Indexed investing has grown many trillions of dollars since the time of its innovation in the 1970s by Vanguard’s Jack Bogle.

ETFs, termed the ‘kissing cousins’ of the mainline index vehicles by David M Hay of Evergreen Virtual Advisor (EVA), have grown from nothing to over 1300 funds.

Both these vehicles have become indispensible to the retail investor’s repertoire, but are, in essence, a form of ‘parasitic’ and brainless investing that were initially conceived as references or replica funds, operating to serve the purpose of a limited set of investors interested in this niche.

Indexed investing: The rise and rise of indexed funds and ETFs

Instead, these vehicles have become gargantuan strategies unto themselves, crowding out the hapless active money managers that seek to make investments on the basis of value or contrarian strategies that embody the basic tenets of investing such as buying low and selling high, says Hay in his July 25, 2014 issue of EVA.

According to the WSJ, the monthly net assets of the Vanguard Total Stock Market Index Fund at July end were $299.4 billion. “Vanguard now boasts the largest mutual fund in the world thanks to a shift by investors away from bonds and money managers who actively select individual holdings,” said the WSJ.

Legendary investor Warren Buffett lent more power to Vanguard’s elbow in March by revealing that he would like to allocate as much as 90% of his estate to “a very low-cost S&P 500 index fund,” and suggested Vanguard.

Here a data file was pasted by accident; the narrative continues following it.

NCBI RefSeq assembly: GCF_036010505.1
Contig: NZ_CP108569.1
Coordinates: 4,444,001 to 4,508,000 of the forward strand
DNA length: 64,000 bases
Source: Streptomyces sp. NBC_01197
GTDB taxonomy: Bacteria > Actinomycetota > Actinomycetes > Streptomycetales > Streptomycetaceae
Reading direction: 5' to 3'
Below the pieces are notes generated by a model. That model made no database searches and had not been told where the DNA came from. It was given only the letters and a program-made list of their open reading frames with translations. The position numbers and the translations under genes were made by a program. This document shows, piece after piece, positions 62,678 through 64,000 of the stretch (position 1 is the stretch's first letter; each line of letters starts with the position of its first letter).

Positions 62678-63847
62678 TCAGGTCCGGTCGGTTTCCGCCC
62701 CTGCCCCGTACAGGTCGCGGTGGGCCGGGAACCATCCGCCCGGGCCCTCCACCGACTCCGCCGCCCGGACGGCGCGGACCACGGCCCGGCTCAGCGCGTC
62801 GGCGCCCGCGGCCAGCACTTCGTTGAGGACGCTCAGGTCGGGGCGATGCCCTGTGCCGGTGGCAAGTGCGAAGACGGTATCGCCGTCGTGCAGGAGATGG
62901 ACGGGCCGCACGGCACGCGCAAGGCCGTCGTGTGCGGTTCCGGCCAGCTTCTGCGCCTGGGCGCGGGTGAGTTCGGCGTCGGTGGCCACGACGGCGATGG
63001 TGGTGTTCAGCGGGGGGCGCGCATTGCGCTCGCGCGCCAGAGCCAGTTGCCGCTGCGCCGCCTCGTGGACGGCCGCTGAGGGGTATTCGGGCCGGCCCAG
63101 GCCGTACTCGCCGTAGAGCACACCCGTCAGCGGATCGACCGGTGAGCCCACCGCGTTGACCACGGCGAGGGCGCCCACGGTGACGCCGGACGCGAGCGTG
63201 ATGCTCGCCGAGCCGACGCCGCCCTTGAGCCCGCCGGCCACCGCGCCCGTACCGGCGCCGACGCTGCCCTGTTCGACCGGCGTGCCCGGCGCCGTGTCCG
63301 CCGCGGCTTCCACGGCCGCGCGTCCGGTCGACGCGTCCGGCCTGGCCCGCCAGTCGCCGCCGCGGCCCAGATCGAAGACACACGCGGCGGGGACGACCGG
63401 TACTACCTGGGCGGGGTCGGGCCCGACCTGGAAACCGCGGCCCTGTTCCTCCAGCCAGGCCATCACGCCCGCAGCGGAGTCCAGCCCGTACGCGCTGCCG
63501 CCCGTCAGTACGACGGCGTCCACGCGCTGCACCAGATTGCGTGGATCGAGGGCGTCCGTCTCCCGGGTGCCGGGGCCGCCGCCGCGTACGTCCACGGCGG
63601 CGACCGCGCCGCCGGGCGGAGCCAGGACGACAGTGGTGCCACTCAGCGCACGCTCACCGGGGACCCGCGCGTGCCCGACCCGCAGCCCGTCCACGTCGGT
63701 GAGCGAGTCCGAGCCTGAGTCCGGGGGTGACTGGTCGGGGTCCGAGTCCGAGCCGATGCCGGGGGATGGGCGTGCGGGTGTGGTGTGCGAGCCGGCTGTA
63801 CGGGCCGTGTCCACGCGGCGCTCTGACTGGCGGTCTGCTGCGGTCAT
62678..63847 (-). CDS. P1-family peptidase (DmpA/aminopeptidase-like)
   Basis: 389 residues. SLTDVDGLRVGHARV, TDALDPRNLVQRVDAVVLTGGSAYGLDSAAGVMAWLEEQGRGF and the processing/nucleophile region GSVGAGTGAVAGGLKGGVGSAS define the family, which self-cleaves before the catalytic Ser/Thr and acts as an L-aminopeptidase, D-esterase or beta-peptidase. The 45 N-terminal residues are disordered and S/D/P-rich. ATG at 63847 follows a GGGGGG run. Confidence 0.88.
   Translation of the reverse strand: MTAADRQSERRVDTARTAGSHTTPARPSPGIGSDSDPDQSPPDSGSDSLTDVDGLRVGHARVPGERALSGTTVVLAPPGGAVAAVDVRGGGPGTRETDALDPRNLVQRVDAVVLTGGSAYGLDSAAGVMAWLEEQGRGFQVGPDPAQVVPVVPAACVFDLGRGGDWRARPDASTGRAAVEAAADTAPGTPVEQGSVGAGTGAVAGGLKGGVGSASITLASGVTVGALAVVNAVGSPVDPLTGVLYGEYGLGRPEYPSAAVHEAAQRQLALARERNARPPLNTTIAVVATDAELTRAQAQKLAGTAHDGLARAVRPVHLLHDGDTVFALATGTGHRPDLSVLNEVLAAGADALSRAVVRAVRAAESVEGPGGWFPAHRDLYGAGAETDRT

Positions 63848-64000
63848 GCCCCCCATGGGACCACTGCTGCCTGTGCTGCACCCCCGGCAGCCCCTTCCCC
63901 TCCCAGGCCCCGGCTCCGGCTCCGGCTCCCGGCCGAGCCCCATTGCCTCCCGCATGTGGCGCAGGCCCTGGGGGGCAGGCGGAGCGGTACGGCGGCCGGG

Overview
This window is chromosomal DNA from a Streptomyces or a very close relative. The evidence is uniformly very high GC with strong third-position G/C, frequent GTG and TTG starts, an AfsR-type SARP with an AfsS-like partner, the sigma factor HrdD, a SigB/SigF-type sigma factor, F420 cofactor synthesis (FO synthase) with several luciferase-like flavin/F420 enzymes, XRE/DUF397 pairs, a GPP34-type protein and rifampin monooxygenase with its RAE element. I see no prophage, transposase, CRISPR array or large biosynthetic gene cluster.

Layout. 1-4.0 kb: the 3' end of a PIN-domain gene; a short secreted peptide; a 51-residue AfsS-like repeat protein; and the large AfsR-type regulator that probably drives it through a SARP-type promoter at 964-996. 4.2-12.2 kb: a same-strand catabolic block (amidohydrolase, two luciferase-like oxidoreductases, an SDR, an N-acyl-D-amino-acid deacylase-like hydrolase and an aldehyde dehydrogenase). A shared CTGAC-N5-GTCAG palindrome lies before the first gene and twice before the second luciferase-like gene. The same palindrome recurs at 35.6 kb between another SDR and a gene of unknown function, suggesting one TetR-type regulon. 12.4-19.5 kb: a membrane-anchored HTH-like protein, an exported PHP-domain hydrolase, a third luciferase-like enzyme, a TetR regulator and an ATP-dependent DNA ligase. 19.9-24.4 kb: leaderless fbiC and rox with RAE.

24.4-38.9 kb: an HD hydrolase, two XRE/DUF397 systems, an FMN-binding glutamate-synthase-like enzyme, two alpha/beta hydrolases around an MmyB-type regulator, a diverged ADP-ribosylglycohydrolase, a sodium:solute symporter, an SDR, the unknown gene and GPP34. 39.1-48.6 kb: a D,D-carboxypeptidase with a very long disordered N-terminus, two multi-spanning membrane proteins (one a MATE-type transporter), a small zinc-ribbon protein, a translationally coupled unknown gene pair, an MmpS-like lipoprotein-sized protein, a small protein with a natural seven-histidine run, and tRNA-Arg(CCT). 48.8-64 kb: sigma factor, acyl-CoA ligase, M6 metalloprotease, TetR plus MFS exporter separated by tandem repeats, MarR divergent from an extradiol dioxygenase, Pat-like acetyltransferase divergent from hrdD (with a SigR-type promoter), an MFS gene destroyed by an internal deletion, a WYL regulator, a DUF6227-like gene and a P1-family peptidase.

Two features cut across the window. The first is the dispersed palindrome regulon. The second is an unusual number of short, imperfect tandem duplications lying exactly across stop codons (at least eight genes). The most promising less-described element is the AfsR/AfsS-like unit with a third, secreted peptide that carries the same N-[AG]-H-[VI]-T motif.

ETFs were not far behind. The WSJ reported that BlackRock, Inc. (NYSE:BLK), the world’s largest asset manager, received global inflows of $53 billion into its iShares ETF business through August 18, the highest among asset managers.

Hot money

According to Hay, these funds attract massive amounts of fickle money seeking momentum-based returns – money that is likely to stampede out as quickly as it gushed into the hands of bemused money managers now relegated to robotic investing by the power of the Index.

“Since this dynamic played out on the way up, meaning that index managers were forced to buy as prices rose ever higher during the boom phase, there is much farther to fall on the downside, warns  Hay. “Basically, the old-fashioned volatility modulator of investment professionals—using high prices to sell and low prices to buy—has actually been inverted!”

Indexed investing: Market distortions

This phenomenon is explained well by Hay’s partner, Charles Gave in ‘The Daily’ of July 25, 2014, published by Gavekal Dragonomics:

Active money management is essentially a ‘mean reversion’ strategy. That’s not so for indexation. In the indexation process, there is no attempt at price discovery. The only thing that matters is the relative size of the asset: the bigger the market capitalization, the more an investor should own. This means if the price of a large asset goes up more than the market as a whole, indexers have to buy even more of it. Thus indexation is a momentum-based strategy.

More dangerous, the flood of money chasing momentum has introduced serious distortions into the equity markets, which have long since distanced themselves from a basic logic – that equity pricing should reflect underlying cash flows like dividends.